Changing climate in Chile could be the reason for the deterioration of the mummies in the museum, Marcela Sepulveda told Live Science. She is an archaeology professor at the University of Tarapacá. Researchers found mummies begin to rot quickly after 21 days of high humidity. To preserve the mummies, the humidity in the room will need to be kept at between 40 to 60 percent. At more than 60 percent they could rot and disintegrate; at less than 40 percent their skin could be damaged.

Unless experts can take measure to regulate the temperature and humidity where the mummies are stored, Mitchell told Live Science, "the native microorganisms are going to chew these guys right up.”

The Chinchorro mummies appear to reflect the spiritual beliefs of the ancient Chinchorro people, although why they mummified their dead is unknown. Some scholars maintain that it was to preserve the remains of their loved ones for the afterlife, while another commonly accepted theory is that there was an ancestor cult of sorts. There is evidence of both the bodies traveling with the groups and of being placed in positions of honor during major rituals, as well as a delay in the final burial itself.

Unlike the ancient Egyptians, who reserved mummification for royalty and the elite, the Chinchorro community accorded everyone, regardless of age or status, this rite. The decision of egalitarian preservation is proven in the mummification of all members of society and included men, women, the elderly, children, infants, and miscarried fetuses. In fact, it is often the case that children and babies received the most elaborate mummification treatment.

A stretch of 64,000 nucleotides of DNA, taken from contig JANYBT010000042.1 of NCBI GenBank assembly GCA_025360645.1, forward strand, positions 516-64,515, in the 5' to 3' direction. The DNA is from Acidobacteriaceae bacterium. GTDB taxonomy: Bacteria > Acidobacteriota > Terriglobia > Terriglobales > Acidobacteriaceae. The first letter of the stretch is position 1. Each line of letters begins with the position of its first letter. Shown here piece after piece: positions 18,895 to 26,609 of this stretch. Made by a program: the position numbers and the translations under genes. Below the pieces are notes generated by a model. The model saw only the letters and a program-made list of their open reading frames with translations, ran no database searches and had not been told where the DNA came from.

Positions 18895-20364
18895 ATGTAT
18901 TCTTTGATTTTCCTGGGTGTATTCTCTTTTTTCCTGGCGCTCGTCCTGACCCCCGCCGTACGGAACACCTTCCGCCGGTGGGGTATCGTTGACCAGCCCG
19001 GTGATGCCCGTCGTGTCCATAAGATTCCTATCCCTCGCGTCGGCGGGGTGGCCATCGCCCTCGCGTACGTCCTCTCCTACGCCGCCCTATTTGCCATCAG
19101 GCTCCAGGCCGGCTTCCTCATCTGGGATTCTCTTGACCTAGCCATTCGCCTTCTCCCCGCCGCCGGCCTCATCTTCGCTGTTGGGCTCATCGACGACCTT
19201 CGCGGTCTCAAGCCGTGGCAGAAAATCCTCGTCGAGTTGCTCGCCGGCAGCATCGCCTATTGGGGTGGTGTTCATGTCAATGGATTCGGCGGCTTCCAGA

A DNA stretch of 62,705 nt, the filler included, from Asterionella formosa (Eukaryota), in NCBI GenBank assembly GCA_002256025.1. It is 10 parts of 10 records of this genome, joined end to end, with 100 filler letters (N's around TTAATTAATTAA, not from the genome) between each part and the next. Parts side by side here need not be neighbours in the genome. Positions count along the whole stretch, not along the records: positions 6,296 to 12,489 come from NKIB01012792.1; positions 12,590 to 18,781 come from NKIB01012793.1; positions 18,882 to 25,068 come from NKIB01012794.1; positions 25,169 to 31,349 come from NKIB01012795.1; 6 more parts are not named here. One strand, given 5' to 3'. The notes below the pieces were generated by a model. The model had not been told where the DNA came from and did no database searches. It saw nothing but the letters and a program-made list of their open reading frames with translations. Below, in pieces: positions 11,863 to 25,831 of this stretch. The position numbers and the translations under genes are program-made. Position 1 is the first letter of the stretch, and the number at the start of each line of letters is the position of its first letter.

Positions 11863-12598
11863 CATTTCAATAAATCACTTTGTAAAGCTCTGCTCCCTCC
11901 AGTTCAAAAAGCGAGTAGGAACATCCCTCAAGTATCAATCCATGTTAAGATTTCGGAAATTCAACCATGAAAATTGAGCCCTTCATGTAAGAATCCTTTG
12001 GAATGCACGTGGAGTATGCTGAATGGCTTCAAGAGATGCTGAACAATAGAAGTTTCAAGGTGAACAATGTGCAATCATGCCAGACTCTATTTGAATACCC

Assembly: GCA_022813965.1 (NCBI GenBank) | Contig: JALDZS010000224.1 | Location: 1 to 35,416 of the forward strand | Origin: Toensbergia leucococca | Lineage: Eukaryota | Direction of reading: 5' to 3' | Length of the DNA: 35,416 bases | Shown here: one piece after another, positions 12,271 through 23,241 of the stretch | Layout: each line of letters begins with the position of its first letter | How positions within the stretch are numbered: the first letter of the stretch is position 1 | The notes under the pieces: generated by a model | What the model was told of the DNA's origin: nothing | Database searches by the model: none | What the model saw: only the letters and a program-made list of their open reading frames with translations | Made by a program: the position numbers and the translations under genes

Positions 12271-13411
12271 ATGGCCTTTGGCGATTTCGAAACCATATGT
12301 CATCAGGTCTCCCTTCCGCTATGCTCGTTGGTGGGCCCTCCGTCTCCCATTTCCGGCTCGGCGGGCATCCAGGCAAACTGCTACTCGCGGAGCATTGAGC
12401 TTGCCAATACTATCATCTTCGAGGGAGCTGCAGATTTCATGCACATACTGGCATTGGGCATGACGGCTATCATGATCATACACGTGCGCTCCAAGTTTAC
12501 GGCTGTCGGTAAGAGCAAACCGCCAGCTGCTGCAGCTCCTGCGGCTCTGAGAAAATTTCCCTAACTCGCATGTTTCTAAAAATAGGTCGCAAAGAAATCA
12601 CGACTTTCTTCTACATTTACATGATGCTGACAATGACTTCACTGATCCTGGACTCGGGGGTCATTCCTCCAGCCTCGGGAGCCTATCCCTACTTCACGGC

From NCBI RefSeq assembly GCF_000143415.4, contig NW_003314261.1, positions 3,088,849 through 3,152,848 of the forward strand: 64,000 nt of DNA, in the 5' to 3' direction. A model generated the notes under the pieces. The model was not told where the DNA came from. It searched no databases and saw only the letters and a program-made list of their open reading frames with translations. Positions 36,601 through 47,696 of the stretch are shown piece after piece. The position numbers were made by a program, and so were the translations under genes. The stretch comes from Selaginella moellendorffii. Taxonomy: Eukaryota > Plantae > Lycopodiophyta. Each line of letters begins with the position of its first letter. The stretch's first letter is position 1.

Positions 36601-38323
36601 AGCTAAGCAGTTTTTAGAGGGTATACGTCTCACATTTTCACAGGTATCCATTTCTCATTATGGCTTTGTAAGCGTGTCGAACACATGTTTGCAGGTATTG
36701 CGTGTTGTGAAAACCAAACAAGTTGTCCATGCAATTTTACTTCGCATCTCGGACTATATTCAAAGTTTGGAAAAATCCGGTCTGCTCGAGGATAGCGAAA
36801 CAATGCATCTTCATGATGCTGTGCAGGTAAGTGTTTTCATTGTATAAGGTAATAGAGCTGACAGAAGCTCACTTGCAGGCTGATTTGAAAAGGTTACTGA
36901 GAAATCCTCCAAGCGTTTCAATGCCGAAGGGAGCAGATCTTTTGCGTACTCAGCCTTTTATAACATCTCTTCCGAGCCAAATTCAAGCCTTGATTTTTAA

One explanation for this egalitarian funerary practice is climate. As the Atacama Desert is one of the driest places on earth, corpses would have been preserved naturally. Moreover, as the Chinchorros buried their dead in shallow graves, it is likely that the bodies were partially exposed by winds. As the level of seawater increased around 6000 to 7000 years ago, the amount of marine resources also increased, which in turn supported a larger population. As the group size increased, there would be a greater exchange of ideas, leading to more prosperity and cultural complexity, one of them would be the practice of mummification. Perhaps one of the most interesting aspects of the Chinchorros is that, based on the available evidence, it appears that social hierarchy was not developed, unlike other early civilizations. How this culture managed to remain egalitarian for many millennia and function at a social level without hierarchy is something that has intrigued archaeologists and anthropologists for decades. Research into this aspect of their culture is ongoing.

Featured image: The head of an ancient Chinchorro mummy from northern Peru that had not been rotting (Photo by Pablo Trincado/Wikimedia Commons)

By Mark Miller

Mark Miller's picture


Mark Miller has a Bachelor of Arts in journalism and is a former newspaper and magazine writer and copy editor who's long been interested in anthropology, mythology and ancient history. His hobbies are writing and drawing.